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Butler Dances into the Final Four

March 29, 2010

Butler Shocks the World

Butler, West Virginia, Michigan State and Duke. These four teams have survived the grueling season, conference tournaments and four rounds of intense playoff basketball. Four finalists and three games left until one of them is crowned the champion of the NCAA.

The Butler Bulldogs should have been home already getting ready for mid-terms. Instead they will be heading to Indianapolis to try and gain a spot in the NCAA championship game. The fifth seeded Bulldogs have been this years Cinderella and its only fitting that they get to play in front of their hometown crowd in Indiana.

Butler won its 24th consecutive game against Kansas on Saturday, and are the first true mid major conference school to make the final four since George Mason in 2006. Ironically a trip that also ended in Indianapolis.

Make no mistake however, Butler did not get this far because of good fortune and miracle plays. They pounded out Georgetown and Big East power house Syracuse, before handing number 2 ranked Kansas State a loss to ensure a final four appearance.

Trailing almost the entire game, No. 2 Kansas State (29-7) rallied to tie it at 54 with 3:09 remaining. But Butler didn’t fold, it only got better. The Bulldogs scored the next nine points to seal the game before K-State guard Jacob Pullen‘s shot at the buzzer dropped.

Pullen and teammate Denis Clemente didn’t score a point for Kansas State until 15 seconds were left in the first half, and it was no matter of luck. Rather, it was the tough, in-your-face defense ofRonald Nored and Willie Veasley that did it — smothering a pair of players who had combined for 53 points two nights earlier in a double-overtime win against Xavier.

Clemente finished with 18 and Pullen with 14, but they shot a combined 11 for 30.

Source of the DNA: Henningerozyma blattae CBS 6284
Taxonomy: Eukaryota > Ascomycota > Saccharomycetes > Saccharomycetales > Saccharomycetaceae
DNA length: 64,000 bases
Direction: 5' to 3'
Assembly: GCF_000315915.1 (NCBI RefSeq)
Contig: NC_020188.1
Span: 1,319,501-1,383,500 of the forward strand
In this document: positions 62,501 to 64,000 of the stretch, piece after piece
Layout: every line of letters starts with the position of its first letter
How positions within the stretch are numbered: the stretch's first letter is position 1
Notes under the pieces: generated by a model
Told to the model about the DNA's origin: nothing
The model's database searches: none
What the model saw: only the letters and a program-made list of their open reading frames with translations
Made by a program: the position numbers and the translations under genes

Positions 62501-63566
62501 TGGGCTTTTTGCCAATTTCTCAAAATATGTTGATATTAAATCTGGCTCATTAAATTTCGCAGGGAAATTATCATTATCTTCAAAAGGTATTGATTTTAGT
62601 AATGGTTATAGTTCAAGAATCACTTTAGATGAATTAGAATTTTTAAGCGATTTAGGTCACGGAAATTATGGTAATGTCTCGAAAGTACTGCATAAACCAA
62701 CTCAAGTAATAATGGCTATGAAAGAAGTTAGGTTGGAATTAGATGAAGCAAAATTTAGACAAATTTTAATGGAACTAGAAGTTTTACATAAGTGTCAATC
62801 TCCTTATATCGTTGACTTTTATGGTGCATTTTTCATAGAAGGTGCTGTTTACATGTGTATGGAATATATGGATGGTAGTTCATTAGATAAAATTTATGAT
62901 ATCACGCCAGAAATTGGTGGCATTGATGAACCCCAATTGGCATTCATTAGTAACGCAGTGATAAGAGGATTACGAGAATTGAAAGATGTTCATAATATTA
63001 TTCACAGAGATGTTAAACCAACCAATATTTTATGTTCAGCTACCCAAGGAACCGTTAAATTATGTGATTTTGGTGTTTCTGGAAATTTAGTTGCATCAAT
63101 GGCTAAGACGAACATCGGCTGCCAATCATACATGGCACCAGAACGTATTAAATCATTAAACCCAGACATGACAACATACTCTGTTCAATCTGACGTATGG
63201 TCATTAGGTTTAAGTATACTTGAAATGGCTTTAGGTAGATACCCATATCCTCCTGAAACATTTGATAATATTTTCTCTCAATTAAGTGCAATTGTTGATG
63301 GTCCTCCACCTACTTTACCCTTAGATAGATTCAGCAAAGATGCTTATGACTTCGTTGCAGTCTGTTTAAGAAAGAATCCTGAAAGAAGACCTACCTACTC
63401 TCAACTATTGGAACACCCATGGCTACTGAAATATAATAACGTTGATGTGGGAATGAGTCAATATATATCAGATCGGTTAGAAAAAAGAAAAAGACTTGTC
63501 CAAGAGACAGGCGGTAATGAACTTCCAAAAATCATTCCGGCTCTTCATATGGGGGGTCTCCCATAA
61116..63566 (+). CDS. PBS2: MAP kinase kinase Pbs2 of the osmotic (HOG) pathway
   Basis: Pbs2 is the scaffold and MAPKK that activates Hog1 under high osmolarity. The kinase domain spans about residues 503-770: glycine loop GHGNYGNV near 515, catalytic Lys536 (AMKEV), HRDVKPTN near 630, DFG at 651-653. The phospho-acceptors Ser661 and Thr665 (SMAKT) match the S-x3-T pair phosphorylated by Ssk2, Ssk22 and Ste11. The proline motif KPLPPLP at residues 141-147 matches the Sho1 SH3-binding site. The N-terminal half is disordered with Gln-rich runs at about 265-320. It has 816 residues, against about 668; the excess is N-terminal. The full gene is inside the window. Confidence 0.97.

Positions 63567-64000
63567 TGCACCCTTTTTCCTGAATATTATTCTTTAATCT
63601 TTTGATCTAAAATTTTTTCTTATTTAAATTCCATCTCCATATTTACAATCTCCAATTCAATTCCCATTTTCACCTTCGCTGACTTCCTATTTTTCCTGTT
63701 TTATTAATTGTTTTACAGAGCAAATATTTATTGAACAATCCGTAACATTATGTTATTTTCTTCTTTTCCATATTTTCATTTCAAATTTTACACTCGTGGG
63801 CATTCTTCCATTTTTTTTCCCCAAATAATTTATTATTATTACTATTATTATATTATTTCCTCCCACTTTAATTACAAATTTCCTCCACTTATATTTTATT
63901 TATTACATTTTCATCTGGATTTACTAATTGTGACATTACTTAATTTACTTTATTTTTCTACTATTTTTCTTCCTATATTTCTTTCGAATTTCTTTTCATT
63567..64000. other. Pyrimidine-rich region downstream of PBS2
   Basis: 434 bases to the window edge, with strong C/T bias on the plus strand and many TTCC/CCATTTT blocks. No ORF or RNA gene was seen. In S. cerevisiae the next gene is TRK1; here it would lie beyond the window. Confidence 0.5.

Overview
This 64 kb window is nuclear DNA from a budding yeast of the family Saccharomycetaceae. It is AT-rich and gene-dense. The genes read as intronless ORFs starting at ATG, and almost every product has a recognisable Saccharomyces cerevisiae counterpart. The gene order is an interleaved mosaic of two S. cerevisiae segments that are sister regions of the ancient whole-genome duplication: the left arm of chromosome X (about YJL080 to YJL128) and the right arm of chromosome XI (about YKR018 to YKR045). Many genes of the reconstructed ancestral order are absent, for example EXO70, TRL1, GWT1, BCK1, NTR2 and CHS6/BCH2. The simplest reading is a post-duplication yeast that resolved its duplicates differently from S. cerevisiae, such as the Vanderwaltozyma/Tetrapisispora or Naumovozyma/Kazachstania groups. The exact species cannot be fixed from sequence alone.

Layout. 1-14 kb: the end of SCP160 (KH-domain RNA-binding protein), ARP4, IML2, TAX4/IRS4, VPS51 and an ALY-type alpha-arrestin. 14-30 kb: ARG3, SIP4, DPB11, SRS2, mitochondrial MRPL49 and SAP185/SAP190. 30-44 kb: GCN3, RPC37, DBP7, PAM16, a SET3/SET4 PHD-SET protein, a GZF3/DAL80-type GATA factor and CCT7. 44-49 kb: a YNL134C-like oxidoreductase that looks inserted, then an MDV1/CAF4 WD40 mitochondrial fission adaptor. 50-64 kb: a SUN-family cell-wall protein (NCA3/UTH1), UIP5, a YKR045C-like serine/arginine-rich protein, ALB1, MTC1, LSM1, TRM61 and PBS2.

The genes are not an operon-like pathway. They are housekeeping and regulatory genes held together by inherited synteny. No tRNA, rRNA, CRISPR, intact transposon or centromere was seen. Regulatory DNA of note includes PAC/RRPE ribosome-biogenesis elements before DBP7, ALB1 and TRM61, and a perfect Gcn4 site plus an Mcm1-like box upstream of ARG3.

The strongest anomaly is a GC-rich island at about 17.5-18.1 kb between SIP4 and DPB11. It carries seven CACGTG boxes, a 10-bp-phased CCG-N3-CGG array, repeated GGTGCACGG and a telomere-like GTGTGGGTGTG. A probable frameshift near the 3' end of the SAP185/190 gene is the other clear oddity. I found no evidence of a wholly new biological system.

“We just tried to guard them,” forward Gordon Hayward said. “That’s what we’ve done all year. I think we did a good job.”

Good job rebounding, too. Led by Hayward’s nine boards, Butler won that contest 41-29.

Hayward got fouled going to the hole and made two free throws to take the lead back, and teammate Matt Howard made one more free throw to make it 54-52. Clemente dribbled for what seemed like forever for a layup to tie, and that was the last significant basket the Wildcats would make.

Coach Frank Martin wouldn’t make excuses, but clearly that Xavier game took a lot out of the Wildcats – and it showed at the end.

“We looked tired. We were sluggish but I don’t think it was as much about our wrongdoing as it was Butler’s right-doing,” he said.

With the score tied at 54, Butler took the lead for good on the next possession when Hayward stretched his entire 6-foot-9 frame to not only collect a too-high, alley-oop pass from Nored, but collect himself and make the shot.

Pullen came back with an air ball and Butler pulled away from there, ending Kansas State’s equally gritty quest – an effort that will certainly gain the Wildcats more respect in a state that has long thought about the Jayhawks first.

Big man Curtis Kelly also had 14 points for Kansas State, which shot 38 percent for the game and didn’t make a basket outside of 15 feet in the first half.

Credit for that, once again, goes to the Bulldogs, coached by 33-year-old Brad Stevens, who has refused to buy into the underdog story, but certainly gives his group, with only one senior who logs big minutes, plenty of credit.

“This team’s grown up so much it’s unbelievable,” Stevens said.

Being a mid-major, he insists, is mainly about money and resources, not about 5-on-5 in a 40-minute game with nothing – or everything – on the line.

Clearly, Stevens knows what hes talking about.

Butler will host Michigan State at Lucas Oil Stadium on Saturday, a game that will only be miles away from their campus.

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